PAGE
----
elitefts™ Sunday Edition

Most sports and great athletes have many things in common. The biggest of these is the mental challenge that sports bring and the ability of great athletes to rise to the occasion. This is one of the reasons why I have such respect for so many different types of sports and athletes.

As a sarcastic SHW powerlifter, I have and do make fun of many sports because it's just my sense of humor. Take triathletes for example. I think they have something seriously loose in their brains, but at the same time, I'm utterly amazed at what they can do. The reality is that I have a ton of respect for all athletes and love hearing their stories. In fact, I think you can learn many things from great athletes even if they don't compete in the same sport as you do. This is mostly due to the attitude and mental disposition that it takes for an athlete to become great no matter what the sport.

One of my favorite stories that I think all athletes can respect is about a cyclist called the Flying Scotsman. He was a cyclist from Scotland (hence Flying Scotsman) named Graeme Obree who twice, broke the one-hour cycling record. For me, I think his story is great because he was a true underdog. He suffered from some serious personal issues like being bipolar and was also a relative unknown in the world series when he first attempted the hour record. He wasn’t backed by big sponsors and a friend helped him raise enough money just to attempt it. Graeme also shows the great power of human mentality and attitude.

The one-hour record is basically a cycling record done in a velodrome where the goal is to ride as many kilometers as you can in an hour. Graeme had to book and pay for time in a velodrome in Norway in order to go for the record. He also designed and made by hand the bike that he rode (nicknamed Old Faithful). It was based around a new riding position he came up with that he felt would be more aerodynamic and efficient. He even used bearings from a washing machine because he felt that they would be better than standard bicycle ones. He later said that he regretted talking about this because people seemed to look down on his athletic abilities because of it. Graeme had said that the one-hour record fascinated him because it was one man against the clock.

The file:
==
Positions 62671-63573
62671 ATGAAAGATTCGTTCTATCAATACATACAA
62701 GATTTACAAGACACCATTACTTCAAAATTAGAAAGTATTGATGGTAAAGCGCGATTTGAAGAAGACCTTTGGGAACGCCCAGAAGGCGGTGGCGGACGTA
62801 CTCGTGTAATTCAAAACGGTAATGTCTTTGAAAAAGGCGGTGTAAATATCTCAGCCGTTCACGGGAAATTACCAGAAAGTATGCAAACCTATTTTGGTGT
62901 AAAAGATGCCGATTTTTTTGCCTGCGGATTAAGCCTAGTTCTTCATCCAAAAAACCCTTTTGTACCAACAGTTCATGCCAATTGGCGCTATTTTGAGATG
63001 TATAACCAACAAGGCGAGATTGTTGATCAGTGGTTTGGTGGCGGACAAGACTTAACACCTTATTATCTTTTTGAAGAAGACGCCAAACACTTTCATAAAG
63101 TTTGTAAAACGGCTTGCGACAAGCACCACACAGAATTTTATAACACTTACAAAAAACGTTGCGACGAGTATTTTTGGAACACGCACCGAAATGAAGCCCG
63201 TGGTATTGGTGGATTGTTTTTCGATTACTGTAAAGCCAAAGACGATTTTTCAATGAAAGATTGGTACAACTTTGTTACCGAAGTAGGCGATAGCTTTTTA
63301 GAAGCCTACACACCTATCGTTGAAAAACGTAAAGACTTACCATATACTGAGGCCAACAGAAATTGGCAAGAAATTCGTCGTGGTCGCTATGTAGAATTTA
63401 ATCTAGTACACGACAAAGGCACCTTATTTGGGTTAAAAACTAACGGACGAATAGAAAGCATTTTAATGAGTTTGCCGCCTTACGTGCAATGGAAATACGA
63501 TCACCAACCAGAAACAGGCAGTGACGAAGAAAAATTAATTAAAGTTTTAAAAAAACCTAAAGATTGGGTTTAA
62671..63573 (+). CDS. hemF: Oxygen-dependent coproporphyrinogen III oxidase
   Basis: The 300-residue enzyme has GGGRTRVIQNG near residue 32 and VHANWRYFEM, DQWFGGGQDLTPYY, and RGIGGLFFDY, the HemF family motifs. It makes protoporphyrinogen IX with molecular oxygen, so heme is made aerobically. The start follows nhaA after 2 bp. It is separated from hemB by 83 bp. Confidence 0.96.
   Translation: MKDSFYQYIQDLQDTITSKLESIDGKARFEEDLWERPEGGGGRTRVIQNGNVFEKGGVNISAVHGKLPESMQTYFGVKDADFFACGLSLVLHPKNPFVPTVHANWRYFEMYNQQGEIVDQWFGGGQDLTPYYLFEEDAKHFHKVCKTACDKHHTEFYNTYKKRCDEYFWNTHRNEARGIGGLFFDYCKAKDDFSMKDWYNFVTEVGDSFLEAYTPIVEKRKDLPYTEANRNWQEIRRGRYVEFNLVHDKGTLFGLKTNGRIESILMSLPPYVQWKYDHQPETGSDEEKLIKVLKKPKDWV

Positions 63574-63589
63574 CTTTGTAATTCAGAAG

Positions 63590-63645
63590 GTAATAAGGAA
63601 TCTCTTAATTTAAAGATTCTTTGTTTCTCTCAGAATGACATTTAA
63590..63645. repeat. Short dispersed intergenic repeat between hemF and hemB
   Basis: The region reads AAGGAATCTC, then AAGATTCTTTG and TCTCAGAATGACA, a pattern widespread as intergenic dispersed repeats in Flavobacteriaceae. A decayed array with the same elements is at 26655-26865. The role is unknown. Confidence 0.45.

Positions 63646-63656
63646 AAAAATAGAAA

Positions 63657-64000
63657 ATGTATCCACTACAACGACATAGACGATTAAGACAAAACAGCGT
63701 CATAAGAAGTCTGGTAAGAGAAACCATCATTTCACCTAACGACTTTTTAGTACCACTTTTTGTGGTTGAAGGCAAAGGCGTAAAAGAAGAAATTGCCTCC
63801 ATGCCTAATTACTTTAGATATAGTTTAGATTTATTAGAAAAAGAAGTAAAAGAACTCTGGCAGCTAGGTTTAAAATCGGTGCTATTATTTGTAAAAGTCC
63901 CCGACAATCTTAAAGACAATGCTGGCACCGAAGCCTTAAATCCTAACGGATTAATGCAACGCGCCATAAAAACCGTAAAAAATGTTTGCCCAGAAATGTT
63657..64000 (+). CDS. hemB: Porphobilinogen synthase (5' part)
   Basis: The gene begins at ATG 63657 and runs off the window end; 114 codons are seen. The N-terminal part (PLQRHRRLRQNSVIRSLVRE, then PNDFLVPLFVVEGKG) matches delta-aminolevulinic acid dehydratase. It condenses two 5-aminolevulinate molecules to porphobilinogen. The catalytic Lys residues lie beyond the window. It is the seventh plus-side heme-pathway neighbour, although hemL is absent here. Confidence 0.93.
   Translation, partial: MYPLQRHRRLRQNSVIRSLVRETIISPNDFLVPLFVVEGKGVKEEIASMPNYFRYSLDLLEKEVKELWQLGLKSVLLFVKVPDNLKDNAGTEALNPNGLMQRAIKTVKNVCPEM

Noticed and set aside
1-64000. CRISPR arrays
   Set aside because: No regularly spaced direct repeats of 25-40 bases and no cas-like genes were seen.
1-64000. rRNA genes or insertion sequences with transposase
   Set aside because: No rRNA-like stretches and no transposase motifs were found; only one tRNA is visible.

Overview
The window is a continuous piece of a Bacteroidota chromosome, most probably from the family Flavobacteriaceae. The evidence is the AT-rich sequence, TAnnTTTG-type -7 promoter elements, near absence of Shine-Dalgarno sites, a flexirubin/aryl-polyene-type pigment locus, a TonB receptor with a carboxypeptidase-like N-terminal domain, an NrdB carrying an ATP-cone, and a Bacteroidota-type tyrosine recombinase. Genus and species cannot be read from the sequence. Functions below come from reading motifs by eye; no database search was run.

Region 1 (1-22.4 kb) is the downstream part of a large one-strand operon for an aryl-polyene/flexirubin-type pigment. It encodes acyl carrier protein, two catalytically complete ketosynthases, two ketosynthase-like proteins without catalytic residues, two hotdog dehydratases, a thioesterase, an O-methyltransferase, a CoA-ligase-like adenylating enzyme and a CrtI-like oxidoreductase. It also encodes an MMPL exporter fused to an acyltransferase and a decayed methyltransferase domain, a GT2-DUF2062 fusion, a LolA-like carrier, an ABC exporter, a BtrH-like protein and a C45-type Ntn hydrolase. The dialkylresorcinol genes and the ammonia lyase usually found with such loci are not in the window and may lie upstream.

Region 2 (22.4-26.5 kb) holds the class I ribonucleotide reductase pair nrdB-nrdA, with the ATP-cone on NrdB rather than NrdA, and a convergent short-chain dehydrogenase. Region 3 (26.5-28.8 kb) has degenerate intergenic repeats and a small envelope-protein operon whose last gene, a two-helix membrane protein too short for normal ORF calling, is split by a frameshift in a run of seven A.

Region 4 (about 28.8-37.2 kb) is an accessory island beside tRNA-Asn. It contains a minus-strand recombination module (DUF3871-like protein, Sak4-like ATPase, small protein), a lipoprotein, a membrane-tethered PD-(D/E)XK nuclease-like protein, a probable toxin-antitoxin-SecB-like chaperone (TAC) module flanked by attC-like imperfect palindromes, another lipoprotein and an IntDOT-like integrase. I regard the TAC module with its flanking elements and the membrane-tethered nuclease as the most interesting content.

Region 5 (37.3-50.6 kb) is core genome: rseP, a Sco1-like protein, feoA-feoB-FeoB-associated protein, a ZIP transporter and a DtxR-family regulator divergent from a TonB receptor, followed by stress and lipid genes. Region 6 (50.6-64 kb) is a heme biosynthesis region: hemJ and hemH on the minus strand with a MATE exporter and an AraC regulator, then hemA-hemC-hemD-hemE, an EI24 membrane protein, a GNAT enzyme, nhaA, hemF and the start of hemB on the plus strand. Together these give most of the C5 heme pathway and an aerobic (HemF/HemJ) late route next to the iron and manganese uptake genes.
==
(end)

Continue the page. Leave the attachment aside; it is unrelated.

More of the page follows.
On the day of his attempt at the record, Graeme rode hard but fell short of breaking the record. He had booked the track for 24 hours though and told the judges that he would be back to attempt it again the next morning. Of course, they all thought he was crazy and that there wasn't any way he could do it. That night, he drank huge amounts of water so that he would have to get up and urinate regularly. When he awoke, he stretched, did some light exercises, and drank more water. The first attempt had been hard on his body and he didn't want to tighten or seize up on the second attempt.